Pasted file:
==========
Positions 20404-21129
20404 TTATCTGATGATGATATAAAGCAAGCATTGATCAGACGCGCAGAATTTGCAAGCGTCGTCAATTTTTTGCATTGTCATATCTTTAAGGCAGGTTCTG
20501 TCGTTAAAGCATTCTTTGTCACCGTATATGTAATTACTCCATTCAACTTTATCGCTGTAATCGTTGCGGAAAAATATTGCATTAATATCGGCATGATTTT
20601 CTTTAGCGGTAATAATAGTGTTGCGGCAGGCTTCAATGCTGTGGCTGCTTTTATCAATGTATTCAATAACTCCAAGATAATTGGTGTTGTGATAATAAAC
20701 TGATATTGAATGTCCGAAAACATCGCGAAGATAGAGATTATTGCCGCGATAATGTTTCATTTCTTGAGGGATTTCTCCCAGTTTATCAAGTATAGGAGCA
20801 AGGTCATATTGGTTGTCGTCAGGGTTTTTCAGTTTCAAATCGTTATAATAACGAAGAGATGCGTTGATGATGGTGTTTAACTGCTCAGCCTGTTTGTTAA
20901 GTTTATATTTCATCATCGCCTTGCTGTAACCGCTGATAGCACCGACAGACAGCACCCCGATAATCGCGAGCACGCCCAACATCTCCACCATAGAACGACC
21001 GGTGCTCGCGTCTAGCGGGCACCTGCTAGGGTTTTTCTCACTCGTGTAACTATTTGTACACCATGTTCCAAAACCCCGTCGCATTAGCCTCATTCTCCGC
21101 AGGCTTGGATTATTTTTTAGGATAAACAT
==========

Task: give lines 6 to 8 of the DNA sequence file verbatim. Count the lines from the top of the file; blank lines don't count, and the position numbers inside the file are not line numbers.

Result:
20801 AGGTCATATTGGTTGTCGTCAGGGTTTTTCAGTTTCAAATCGTTATAATAACGAAGAGATGCGTTGATGATGGTGTTTAACTGCTCAGCCTGTTTGTTAA
20901 GTTTATATTTCATCATCGCCTTGCTGTAACCGCTGATAGCACCGACAGACAGCACCCCGATAATCGCGAGCACGCCCAACATCTCCACCATAGAACGACC
21001 GGTGCTCGCGTCTAGCGGGCACCTGCTAGGGTTTTTCTCACTCGTGTAACTATTTGTACACCATGTTCCAAAACCCCGTCGCATTAGCCTCATTCTCCGC